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|10 comic books to celebrate pride|
In an undated handout photo from Elsa Charretier/IDW Publishing, a panel from "The Infinite Loop, Vol. 1." Teddy is a time-traveler whose job is to eliminate paradoxes that threaten reality. She does her work dutifully until she meets Ano, an anomaly in human form who sweeps her off her feet. Elsa Charretier/IDW Publishing via The New York Times.
by George Gene Gustines
NEW YORK (NYT NEWS SERVICE).- These comic books and graphic novels chronicle chance encounters, leaps through time and first romances. They also transport readers to unexpected locations like the alien landscapes of Mars to front-row views of mixed martial arts tournaments. Uniting these tales are characters who are gay, lesbian, bisexual or transgender.
In this future society, technology can be used to alter ones physical appearance in seconds. But one character, Sunati, has noticed another, Austen, who stays in her natural form. After Sunati summons the courage to ask her on a date, the two young women embark on a relationship with the usual fits and starts. It almost feels like eavesdropping as they start to open up with each other.
By Ari North for Little Bee Books.
Barbalien: Red Planet
This five-part story is about Barbalien, a superhero from Mars who also fights crime as a police officer (Mark Markz), though he is being shunned by his fellow detective after an unwanted advance. This adventure is set in the 1980s, during the AIDS crisis, and delves into the heros life on his home planet and on Earth, where he was originally sent on a reconnaissance mission. An encounter with an AIDS activist opens his eyes to a new world.
Written by Tate Brombal and Jeff Lemire; drawn by Gabriel Hernández Walta; colored by Jordie Bellaire for Dark Horse Comics; available in the fall.
Two teenagers, Hazel Johnson and Mari McCray, first spot each other during church bingo. They become classmates and inseparable friends until Mari is sent away after the girls are caught kissing. Time passes, and Hazel gets married and has children, but a chance encounter at bingo brings the women back together, and Hazel makes major life changes to be true to herself.
Written by Tee Franklin; drawn by Jenn St-Onge; colored by Joy San for Image Comics.
Aiden Navarro is having a rough summer. The other boys in his Flaming Arrows scout group all seem to be consumed with thoughts of sports and girls. Aiden feels different and is wrestling with his identity. The story is based on the life of the cartoonist and does not shy away from his troubled thoughts, including one particularly bleak moment.
By Mike Curato for Godwin Books; available Sept. 1.
The Infinite Loop, Vol. 1
Teddy is a time traveler whose job is to eliminate paradoxes that threaten reality. She does her work dutifully until she meets Ano, an anomaly in human form who sweeps her off her feet. They begin a romance that leads Teddy to question her mission and to champion the right of Ano and others like her to exist.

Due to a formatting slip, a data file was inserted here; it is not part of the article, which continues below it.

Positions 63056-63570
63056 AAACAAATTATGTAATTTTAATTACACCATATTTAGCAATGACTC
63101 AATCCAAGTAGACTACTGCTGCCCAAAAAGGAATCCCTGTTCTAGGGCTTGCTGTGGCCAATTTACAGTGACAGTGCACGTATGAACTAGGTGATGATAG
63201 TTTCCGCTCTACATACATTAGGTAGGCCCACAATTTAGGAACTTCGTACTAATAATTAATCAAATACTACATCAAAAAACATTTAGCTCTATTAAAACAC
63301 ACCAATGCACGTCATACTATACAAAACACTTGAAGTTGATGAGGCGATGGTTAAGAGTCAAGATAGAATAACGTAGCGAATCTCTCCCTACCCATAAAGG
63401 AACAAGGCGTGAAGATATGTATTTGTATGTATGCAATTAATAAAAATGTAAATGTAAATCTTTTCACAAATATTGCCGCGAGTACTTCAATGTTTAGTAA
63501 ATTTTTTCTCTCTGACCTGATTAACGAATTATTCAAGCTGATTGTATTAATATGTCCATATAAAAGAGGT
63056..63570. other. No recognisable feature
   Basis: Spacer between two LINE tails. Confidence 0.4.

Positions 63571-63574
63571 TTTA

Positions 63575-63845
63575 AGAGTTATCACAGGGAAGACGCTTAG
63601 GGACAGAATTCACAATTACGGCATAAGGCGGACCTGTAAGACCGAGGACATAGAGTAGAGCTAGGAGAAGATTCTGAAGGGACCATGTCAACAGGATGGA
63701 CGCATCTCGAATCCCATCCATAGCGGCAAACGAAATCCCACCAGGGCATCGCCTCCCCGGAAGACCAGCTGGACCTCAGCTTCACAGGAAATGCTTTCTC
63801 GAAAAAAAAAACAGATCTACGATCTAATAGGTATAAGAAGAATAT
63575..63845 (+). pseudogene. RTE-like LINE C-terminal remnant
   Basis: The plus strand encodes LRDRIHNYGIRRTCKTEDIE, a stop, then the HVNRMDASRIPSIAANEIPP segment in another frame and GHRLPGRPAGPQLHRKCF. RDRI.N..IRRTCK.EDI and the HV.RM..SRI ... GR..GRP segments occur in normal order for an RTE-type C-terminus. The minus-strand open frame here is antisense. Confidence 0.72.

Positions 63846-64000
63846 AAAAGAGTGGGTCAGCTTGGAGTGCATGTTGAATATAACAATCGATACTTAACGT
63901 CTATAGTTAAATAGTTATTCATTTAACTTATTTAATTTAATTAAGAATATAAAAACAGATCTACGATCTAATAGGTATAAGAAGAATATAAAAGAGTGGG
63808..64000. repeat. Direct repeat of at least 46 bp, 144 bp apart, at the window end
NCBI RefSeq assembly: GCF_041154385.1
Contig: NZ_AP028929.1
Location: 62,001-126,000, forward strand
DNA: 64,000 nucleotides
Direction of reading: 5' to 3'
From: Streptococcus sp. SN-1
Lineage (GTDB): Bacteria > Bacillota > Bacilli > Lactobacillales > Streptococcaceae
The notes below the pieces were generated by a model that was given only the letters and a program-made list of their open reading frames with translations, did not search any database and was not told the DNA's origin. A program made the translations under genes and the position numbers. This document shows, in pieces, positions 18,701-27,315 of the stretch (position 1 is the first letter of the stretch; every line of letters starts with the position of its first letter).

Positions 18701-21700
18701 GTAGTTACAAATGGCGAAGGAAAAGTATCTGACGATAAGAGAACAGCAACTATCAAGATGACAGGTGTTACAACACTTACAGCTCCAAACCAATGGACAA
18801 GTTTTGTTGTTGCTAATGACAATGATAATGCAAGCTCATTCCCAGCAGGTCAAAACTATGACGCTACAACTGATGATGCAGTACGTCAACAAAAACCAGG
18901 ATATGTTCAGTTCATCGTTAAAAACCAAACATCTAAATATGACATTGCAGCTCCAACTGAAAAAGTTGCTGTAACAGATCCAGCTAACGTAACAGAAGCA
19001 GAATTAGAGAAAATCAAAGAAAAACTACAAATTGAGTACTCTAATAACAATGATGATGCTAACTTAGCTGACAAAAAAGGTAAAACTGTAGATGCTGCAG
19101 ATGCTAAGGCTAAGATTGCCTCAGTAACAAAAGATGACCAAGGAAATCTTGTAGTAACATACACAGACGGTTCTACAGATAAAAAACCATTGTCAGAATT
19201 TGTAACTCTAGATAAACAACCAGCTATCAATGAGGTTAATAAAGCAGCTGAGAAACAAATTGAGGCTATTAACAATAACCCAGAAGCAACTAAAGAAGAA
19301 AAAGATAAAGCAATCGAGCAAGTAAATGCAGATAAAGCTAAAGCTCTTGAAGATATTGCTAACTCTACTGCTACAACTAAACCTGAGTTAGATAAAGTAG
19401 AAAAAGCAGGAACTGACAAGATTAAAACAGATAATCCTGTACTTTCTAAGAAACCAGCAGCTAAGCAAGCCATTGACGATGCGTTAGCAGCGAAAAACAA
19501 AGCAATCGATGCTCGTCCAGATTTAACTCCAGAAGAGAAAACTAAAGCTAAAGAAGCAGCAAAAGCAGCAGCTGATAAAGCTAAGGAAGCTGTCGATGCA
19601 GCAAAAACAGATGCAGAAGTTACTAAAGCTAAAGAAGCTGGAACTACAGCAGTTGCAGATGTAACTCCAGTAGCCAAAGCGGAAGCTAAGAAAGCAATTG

Written by Pierrick Colinet; drawn and colored by Elsa Charretier for IDW Publishing.
Kill a Man
Things are not going well for James Belly, a mixed martial arts fighter living in the shadow of his father, who died during a bout. After James is forced out of the closet, his middleweight championship title is disqualified on a technicality. He vows to return to the top even if it means being coached by the man who killed his father.
Written by Steve Orlando and Phillip Kennedy Johnson; drawn and colored by Alec Morgan for AfterShock Comics; available Oct. 7.
Set in the 1930s, this narrative features Samuel Wells, who travels to Berlin as part of his job for a U.S. bank. He meets an art dealer named Philip Adler, and there is an immediate spark. But their romance blossoms as fascism is rising in Germany, increasing the risks of their relationship. When they are caught in a raid at a gay bar, their lives are changed.
Written by Greg Lockard; drawn by Tim Fish; colored by Héctor Barros for Comixology Originals.
The Magic Fish
Reading fairy tales together is a routine that brings a boy, Tien, and his immigrant parents closer. It also helps bridge a language barrier between the two generations. The familys communication skills are put to a test when Tien decides to tell his mother he is a gay, a word he cannot find in Vietnamese.
By Trung Le Nguyen for Random House Graphic; available Oct. 13.
You Brought Me the Ocean
This coming-of-age story is about Jackson Hyde, a teenager who in other comics becomes Aqualad, the protégé of Aquaman. Jackson wrestles with college whether it will separate him from his best friend experiences his first romance and discovers the origin of his powers in Truth or Consequences, New Mexico.
Written by Alex Sanchez; drawn and colored by Julie Maroh for DC; available Tuesday.
Franklin and River are disaffected young men trying to escape the troubles and monotony of their small town, but hitting the road in a stolen car only leads to more woes. There is drinking, drugs and infidelity before another twist: A meteorite gives them and some new friends strange abilities. And thats only the end of Chapter 1.
Written by Curt Pires; drawn by Alex Diotto; colored by Dee Cunniffe for Comixology Originals.
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